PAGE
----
Difficult cases may require additional testing:
- CT scan. A CT scan offers a more in-depth view of the airways and chest. It can be useful when determining the cause of a cough.
- Esophageal pH monitoring. If the CT scan doesn’t show the cause, your doctor may refer you to a gastrointestinal specialist or a pulmonary (lung) specialist. One of the tests these specialists may use is esophageal pH monitoring, which looks for evidence of GERD.
In cases where the previous treatments are either not possible or extremely unlikely to be successful, or the cough is expected to resolve without intervention, doctors may prescribe cough suppressants.
In most cases, a cough will disappear naturally within a week or two after it first develops. Coughing won’t typically cause any long-lasting damage or symptoms.
In some cases, a severe cough may cause temporary complications such as:
- fractured ribs
These are very rare, and they’ll normally cease when the cough disappears.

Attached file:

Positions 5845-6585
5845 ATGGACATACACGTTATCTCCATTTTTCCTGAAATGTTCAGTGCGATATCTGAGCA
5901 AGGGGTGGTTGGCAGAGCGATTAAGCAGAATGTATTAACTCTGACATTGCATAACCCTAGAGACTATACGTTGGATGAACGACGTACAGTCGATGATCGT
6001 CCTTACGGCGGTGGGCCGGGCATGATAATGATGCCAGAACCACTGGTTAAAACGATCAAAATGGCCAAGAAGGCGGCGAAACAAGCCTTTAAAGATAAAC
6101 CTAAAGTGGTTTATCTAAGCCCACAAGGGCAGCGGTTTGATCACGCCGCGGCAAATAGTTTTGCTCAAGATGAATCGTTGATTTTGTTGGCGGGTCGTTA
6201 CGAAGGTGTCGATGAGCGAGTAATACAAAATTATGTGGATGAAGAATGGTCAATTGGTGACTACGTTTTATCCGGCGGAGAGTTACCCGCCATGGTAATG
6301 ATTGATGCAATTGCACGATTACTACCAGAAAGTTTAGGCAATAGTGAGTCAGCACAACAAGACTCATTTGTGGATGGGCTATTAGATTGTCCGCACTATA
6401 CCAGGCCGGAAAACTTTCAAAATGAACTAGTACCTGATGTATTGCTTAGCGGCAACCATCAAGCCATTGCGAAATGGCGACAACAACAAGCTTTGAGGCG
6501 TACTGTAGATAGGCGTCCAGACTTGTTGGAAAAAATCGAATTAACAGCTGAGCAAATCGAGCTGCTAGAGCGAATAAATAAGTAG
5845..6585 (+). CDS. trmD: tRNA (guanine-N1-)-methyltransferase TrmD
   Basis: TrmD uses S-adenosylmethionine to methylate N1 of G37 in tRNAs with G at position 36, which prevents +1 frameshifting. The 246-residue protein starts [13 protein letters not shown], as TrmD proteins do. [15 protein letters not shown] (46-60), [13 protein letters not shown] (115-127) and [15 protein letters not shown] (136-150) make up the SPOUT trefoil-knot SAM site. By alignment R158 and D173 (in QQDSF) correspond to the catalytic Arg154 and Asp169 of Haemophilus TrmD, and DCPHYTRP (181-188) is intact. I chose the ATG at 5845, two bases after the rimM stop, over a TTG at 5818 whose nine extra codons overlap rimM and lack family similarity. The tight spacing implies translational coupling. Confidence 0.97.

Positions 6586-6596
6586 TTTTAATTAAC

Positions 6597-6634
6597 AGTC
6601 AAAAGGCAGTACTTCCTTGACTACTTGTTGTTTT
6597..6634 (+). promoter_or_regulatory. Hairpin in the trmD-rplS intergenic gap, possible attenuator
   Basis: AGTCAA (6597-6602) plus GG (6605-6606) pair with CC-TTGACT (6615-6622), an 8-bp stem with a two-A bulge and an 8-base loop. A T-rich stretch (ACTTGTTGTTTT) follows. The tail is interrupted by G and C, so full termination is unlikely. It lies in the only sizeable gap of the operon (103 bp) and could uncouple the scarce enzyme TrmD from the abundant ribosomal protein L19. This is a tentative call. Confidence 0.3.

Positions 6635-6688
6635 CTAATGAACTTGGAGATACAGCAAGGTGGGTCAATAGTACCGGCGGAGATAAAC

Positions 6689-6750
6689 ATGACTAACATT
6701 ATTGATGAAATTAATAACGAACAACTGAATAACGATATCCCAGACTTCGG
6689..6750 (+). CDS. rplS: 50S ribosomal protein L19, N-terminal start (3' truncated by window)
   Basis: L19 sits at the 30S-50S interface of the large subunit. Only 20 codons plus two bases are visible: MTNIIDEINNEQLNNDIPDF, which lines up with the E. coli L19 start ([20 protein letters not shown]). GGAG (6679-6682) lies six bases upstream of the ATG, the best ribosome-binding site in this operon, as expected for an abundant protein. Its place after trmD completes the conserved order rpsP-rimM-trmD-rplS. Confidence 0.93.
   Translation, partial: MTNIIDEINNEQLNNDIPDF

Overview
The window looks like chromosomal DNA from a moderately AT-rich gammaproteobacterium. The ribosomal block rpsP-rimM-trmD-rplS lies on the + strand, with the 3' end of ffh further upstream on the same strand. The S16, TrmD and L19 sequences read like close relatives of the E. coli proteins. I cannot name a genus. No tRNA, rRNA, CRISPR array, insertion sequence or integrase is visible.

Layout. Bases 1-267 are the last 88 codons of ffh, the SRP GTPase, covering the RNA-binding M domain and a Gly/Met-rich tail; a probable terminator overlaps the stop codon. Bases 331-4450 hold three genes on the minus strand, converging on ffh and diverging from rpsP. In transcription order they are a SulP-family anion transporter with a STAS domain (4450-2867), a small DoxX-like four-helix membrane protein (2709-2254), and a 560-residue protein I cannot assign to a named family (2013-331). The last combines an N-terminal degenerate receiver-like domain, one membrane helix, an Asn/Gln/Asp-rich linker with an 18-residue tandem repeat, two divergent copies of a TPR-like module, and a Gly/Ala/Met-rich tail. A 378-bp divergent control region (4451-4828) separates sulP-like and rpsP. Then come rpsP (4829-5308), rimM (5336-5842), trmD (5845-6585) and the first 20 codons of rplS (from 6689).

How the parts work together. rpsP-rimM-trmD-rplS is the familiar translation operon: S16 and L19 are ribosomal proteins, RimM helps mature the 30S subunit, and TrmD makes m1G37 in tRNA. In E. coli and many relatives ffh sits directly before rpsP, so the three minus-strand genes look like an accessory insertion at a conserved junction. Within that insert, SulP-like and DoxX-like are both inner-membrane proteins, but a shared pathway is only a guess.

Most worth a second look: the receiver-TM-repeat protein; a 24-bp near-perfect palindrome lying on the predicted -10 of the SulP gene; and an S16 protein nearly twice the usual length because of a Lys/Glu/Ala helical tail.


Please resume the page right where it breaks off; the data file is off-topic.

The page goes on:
A cough that’s the symptom of a more serious condition is unlikely to go away on its own. If left untreated, the condition could worsen and cause other symptoms.
While infrequent coughing is necessary to clear the airways, there are ways you can prevent other coughs.
Smoking is a common contributor to a chronic cough. It can be very difficult to cure a smoker’s cough.
There are a wide variety of methods available to help you stop smoking, from gadgets to advice groups and support networks. After you stop smoking, you’ll be much less likely to catch colds or experience a chronic cough.
An older study in 2004 found that people who ate diets high in fruit, fiber, and flavonoids were less likely to experience chronic respiratory symptoms such as a cough.
If you need help adjusting your diet, your doctor may be able to advise you or refer you to a dietitian.
If you can, you should avoid anyone with a contagious illness, such as bronchitis, to avoid coming into contact with germs.
Wash your hands frequently and don’t share utensils, towels, or pillows.
If you have existing medical conditions that increase your chances of developing a cough, such as GERD or asthma, consult your doctor about different management strategies. Once the condition is managed, you may find that your cough disappears, or becomes much less frequent.